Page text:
When historian Edith Sheffer arrived at the Vienna archives to learn more about Dr. Hans Asperger, a pediatrician credited with identifying and defining autism in the 1940s, she was excited to learn about the scientist. Her son had been diagnosed with Asperger’s when he was 17 months old.
But Sheffer did not find what she expected. “Literally, the very first file I found on my very first day was his district party file that testified to his involvement in the racial hygiene measures of the Third Reich,” she told me.
While Asperger was never a member of the Nazi Party, Sheffer discovered that he played a critical role in identifying children with disabilities and sending dozens to Spiegelgrund, a children’s ward in Vienna where adolescents were euthanized or subjected to experimentation. Her research culminated in her new book, Asperger’s Children: The Origins of Autism in Nazi Vienna.
For Sheffer, the story is also personal because of her now middle-school-age son. And in light of Asperger’s past, a movement has sprung up, spearheaded by an 11-year-old boy with autism, to change the name from Asperger’s syndrome to social communication disorder. The Change.org petition has gathered more than 28,000 signatures as of Monday.
Sheffer is a senior fellow at the Institute of European Studies at the University of California Berkeley. I spoke with her about the potential significance of the name change, and the issues involved in diagnosing it and other mental conditions, among other subjects.
Our conversation has been condensed and edited for clarity.
Why wasn’t more known about Asperger until recently? Were people afraid to tell the truth about him?
On his Wikipedia page and in the parent manuals, there was always a paragraph or two saying Leo Kanner in the United States came up with the diagnosis, and then Asperger was working in Nazi Vienna. Asperger was known for defending kids with disabilities and supposedly emphasized their special talents in technical subjects in order to rescue them from the child euthanasia program. And Asperger cultivated that image in the postwar period, telling people he’d risked his life in order to rescue children for career advancement.
He was just such a minor figure in the [euthanasia] program, he didn’t actually work at the killing center. What he was doing was transferring children [to the killing centers], and it was such a common practice at the time, I don’t think it drew notice. In Austria, the Nazi past hasn’t been dealt with as thoroughly as in Germany, so Asperger was not a high priority. Also, in Austria and Germany in general, autism isn’t as mainstream of a diagnosis the way it is in the US, so he wasn’t of great interest for that reason either.
I thought about abandoning the project once I found out it wasn’t a heroic story but a horror story. I seriously thought, God, what can I tell about this man?
Did it also make you wonder about other diagnoses that are named after certain people, and why? Do we often look back with a critical eye at the people who were involved in certain illnesses or diagnoses?
So there are maybe a dozen or so diagnoses named after Nazi-era doctors that now go by alternative names, the most common of which was reactive arthritis, which used to be Reiter’s syndrome. Asperger’s is the most famous eponymous diagnosis linked to the Nazi period, but there are other precedents where we’ve renamed diagnoses.
It’s really remarkable the American Psychiatric Association didn’t vet Asperger’s research. Usually when you make an eponymous diagnosis, you’re supposed to research the individual you’re naming it after. That’s standard procedure, and they did not. So now we’re in this predicament.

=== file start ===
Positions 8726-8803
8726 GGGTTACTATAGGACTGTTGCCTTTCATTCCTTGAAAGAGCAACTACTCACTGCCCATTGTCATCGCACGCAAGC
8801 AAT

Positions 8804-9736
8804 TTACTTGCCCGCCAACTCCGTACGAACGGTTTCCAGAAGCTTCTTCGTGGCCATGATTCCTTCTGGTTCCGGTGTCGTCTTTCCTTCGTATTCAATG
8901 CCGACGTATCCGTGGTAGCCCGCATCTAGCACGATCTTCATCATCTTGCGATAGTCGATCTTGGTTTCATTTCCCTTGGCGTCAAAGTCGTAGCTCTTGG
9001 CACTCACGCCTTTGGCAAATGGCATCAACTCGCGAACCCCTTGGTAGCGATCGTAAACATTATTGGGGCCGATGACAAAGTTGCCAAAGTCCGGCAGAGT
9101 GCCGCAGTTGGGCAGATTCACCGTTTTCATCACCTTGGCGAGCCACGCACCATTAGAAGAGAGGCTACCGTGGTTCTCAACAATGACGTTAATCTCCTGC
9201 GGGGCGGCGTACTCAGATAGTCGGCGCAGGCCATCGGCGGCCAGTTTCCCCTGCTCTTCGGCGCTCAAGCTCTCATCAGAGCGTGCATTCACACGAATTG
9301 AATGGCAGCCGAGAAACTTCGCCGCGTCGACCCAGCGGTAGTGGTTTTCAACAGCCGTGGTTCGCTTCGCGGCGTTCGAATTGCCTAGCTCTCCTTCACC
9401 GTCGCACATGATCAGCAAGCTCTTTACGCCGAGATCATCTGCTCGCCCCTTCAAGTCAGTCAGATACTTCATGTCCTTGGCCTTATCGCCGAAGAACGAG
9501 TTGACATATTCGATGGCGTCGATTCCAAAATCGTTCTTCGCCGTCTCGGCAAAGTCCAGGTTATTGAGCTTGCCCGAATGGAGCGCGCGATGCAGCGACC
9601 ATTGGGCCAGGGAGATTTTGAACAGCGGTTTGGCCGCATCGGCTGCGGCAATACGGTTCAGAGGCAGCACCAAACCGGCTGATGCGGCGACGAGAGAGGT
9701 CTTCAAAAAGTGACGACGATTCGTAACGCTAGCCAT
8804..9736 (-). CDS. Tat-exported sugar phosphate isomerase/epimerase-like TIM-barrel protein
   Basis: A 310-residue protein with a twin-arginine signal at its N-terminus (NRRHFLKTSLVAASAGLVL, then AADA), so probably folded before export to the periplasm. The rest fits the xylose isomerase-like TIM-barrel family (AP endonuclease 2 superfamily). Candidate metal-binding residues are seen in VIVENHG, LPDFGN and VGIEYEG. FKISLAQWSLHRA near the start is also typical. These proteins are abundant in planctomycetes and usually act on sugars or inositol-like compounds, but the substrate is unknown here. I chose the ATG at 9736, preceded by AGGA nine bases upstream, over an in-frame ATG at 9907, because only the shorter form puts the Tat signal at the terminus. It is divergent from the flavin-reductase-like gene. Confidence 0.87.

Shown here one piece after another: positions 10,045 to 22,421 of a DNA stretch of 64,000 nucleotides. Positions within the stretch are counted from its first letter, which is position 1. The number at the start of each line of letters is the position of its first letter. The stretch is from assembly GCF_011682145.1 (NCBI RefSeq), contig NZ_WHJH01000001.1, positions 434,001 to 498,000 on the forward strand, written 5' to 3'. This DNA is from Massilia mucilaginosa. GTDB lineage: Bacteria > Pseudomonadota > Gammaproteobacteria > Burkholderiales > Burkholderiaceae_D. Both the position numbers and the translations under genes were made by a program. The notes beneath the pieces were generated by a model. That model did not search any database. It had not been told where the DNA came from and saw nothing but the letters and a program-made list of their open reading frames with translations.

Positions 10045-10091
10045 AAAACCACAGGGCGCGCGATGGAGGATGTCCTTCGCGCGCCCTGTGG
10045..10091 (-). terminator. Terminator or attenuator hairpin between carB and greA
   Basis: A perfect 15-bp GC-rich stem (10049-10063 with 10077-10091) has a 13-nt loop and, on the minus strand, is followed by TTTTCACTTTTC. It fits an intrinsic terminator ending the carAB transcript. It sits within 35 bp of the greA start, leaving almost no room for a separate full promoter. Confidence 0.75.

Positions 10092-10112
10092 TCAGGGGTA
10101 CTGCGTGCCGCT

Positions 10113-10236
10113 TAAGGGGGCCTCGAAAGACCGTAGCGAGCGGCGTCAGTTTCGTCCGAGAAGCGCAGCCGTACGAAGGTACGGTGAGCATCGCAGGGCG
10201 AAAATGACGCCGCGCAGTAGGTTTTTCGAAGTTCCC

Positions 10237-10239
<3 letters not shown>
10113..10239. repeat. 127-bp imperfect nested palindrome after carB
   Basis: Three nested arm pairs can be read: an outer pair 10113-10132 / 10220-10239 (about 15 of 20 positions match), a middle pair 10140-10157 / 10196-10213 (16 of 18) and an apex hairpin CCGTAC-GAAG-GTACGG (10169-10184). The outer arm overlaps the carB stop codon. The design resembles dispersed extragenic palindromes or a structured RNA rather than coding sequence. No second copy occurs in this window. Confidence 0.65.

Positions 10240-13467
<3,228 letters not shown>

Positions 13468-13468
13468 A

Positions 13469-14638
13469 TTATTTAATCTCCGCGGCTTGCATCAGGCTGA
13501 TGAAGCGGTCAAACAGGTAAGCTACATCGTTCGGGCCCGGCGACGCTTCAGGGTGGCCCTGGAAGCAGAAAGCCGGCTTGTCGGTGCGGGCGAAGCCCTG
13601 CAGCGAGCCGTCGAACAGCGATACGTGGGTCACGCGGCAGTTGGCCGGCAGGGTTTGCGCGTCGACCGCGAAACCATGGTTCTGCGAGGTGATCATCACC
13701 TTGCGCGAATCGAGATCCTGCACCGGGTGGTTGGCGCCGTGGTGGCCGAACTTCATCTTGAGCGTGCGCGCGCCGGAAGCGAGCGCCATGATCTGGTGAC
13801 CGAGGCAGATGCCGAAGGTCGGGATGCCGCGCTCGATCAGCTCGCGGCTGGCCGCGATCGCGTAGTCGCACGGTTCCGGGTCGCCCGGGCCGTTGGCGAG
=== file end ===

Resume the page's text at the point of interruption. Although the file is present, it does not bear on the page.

How do you respond to the argument that there’s a historical value in remembering who he was?
My response is I don’t want my son to be named after someone who sent children like him to their deaths.
The point is that it’s an identity for millions of people, and it’s up to them to decide if they want to be named after someone like him.
Recently in the South, there’s been a movement to remove Confederate flags and statues. Is this similar?
Absolutely. We’re in a moment now of reconsidering the past and how we want to label the streets and schools around us. My son’s school, David Starr Jordan Middle School, just got renamed because the man had [supported] eugenics — not sterilized anyone personally, but written about sterilization. So we’re in a moment in our culture, I think, where we’re becoming more sensitive to how we want to identify and what values we want to represent.
My brother, a special ed teacher, told me his colleagues rarely talk about Asperger’s anymore. And the term itself is no longer an official part of the DSM [Diagnostic and Statistical Manual of Mental Disorders] — it’s come under the umbrella of autism spectrum disorder. Why does the name still matter?
Yes, it’s no longer part of the DSM-5; it was reclassified in 2013 as autism spectrum disorder. But in my experience as a mother, people definitely still use the term to refer to children; it’s not used nearly as frequently as it used to be, but a lot of people still do use it.
My son once saw a psychiatrist who told me he should feel so lucky because he’s named after this brilliant doctor who rescued children, using Asperger’s history to make him feel positive about his diagnosis. So it’s something that I still encounter.
The Change.org petition has a goal of 35,000 signatures. What does it take to actually change the name of a syndrome, which, though it isn’t in the DSM, is still used widely by the medical community under the autism umbrella?
You know, it’s an interesting question. People have been living with this identity for years. People who were diagnosed before 2013, or even since then [because some doctors continued to use the term] — I mean, it’s not like reactive arthritis. You identify your entire personality with Asperger’s syndrome. So it’s hard to rename that overnight. Also, people will call themselves “Aspies.” Is that a little different because it’s not really after the man’s name?
A lot happens with teachers, with physicians, who talk to parents. Then that affects how parents talk to their children. The American Psychiatric Association took the right first step of reclassifying it medically, and raising awareness is one way to have people stop using the name.